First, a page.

Having read the various articles it's clear that there's something going on here, but it doesn't seem quite as clearcut as it first seems that Prince is the responsible party.
Hill was signed to Cherry (the agent). Hill claims she asked Cherry for permission to work with Prince, and was refused.
Hill then claims that subsequently Cherry repudiated her contract by saying she was having nothing more to do with the music business. Cherry had first tried to release a purported (love?)song by Hill to Korea, presumably to tie in with "The Interview" leak. Hill states she never gave her agreement to that and that it damaged her reputation.
Hill treated Cherry's repudiation as the end of her contract with Cherry and then went on to make the album with Prince, which was then released as a free download.
Cherry then re-appears on the scene, claiming that Hill had breached her contract with her (the contract Hill alleges Cherry repudiated.)
The only real allegation of wrongdoing I see that involves Prince is Cherry alleging that Prince persuaded Hill to work with him in breach of her contract (the tortious interference). Serious if true, but there's a very real dispute as to events. Prince is certainly jealous of his rights, and is happy to use litigation in enforcing them, making him quite disliked by many. However, I don't really see him (knowingly) getting involved in such a dispute.
This seems little more than a spat between an artist and her agent, with one alleging there is an existing contract and the other saying there was a contract but it was later repudiated by the agent (and further, that the agent damaged her reputation by releasing a song that the agent changed without her permission).
However, as one of the parties involved (Prince) has money, I can see this one running on for quite a while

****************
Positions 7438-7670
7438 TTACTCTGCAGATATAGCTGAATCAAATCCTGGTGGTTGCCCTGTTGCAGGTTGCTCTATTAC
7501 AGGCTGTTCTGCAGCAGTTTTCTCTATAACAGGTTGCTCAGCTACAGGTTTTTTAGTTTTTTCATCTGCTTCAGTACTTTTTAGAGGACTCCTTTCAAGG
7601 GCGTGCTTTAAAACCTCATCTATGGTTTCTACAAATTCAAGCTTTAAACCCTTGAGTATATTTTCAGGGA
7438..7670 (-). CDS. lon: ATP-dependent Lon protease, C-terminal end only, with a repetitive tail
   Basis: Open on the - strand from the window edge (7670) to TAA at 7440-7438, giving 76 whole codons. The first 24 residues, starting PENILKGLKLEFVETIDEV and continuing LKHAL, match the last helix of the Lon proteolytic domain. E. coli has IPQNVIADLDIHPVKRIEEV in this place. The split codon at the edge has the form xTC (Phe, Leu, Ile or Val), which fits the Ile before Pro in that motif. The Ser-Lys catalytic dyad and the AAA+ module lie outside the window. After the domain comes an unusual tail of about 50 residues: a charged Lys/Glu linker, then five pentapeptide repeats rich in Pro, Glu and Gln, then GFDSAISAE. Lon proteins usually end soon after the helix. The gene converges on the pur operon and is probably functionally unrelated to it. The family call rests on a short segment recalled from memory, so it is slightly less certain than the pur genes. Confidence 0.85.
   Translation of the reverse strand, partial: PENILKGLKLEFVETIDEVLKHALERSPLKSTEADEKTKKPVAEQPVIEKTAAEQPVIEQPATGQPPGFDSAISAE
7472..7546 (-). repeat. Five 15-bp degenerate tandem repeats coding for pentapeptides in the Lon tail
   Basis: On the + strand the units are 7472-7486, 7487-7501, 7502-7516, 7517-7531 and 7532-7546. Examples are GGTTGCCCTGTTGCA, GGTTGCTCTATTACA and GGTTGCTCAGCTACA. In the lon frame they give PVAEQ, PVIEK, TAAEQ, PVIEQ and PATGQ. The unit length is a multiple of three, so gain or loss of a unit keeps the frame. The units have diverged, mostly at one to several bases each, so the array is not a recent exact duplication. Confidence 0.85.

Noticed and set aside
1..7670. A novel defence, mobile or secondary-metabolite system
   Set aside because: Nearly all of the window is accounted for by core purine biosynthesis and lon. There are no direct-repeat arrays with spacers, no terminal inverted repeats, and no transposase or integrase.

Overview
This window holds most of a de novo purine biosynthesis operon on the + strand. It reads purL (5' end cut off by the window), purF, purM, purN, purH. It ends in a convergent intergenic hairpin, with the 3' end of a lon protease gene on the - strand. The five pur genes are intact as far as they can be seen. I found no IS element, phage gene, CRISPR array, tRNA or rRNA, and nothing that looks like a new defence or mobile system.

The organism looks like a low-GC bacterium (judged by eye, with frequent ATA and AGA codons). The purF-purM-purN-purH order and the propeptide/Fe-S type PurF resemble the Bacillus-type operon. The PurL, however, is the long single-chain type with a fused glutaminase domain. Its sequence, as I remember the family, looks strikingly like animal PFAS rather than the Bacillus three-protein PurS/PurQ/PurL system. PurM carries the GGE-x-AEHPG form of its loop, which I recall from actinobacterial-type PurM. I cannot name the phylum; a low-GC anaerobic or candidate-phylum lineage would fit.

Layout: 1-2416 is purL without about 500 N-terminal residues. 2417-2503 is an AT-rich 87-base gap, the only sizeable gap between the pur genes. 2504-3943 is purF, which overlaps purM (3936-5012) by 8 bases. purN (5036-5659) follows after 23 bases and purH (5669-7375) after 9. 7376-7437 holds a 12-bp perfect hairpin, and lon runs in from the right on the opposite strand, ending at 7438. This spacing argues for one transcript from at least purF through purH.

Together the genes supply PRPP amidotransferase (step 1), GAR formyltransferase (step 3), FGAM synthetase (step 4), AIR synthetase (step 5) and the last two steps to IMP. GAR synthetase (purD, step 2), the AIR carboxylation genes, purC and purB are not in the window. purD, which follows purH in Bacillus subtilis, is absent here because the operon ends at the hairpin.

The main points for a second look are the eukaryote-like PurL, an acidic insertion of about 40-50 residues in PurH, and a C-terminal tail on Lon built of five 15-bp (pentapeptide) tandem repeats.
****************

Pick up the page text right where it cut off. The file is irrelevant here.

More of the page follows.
If memory serves me didn't the guy who devised the standard shipping containers let anyone use the designs for free. When he started there were all sorts of proprietary standards which no-one would use because they had to pay, and goods were transported on pallets or anything else to hand, taking days to unload a ship. Now those container designs are used everywhere and he is rather rich.....
I don't know what the law is in the US but I was always taught that before you could arrest someone for resisting arrest you had to be arrested for something first (I mean other than the charge of "resisting arrest") and then, only when you resisted arrest on that charge, could you be arrested for resisting arrest. Later on, even if the original charge was dropped, the charge of resisting arrest could still be pursued as a separate offence.
So, what was she actually arrested for in the first place?
The trouble is that the report given above of the incident just refers to a garbage truck driving over a hundred people. It doesn't mention that the truck, though moving slowly, crushed 6 people to death.
From other reports the young man presumably realised afterwards just how offensive the tweet was as he deleted it very shortly after making it. Did he know people had died when he originally made it? I don't know. No doubt the facts will come out in due course.
As for the "malicious" communication I suspect it's a reference to the Malicious Communications Act of 1988 which covers 1)Any person who sends to another person—
(a)a [F1letter, electronic communication or article of any description] which conveys— (i)a message which is indecent or grossly offensive; (ii)a threat; or (iii)information which is false and known or believed to be false by the sender; or (b)any [F2article or electronic communication] which is, in whole or part, of an indecent or grossly offensive nature,
is guilty of an offence if his purpose, or one of his purposes, in sending it is that it should, so far as falling within paragraph (a) or (b) above, cause distress or anxiety to the recipient or to any other person to whom he intends that it or its contents or nature should be communicated.
Of course the beauty of this scheme is that by singing up for it you immediately go on Verizon's records as someone who appears to have something to hide. Sounds rather like the scheme some years ago when the UK government arranged for an article / book to publicly suggest that terrorists didn't bother with life insurance when taking a plane trip. Needless to say, having suggested a way for terrorists to hide their tracks by signing up for life insurance, anyone who then signed up for life insurance when booking a plane trip promptly became someone of interest to the security services....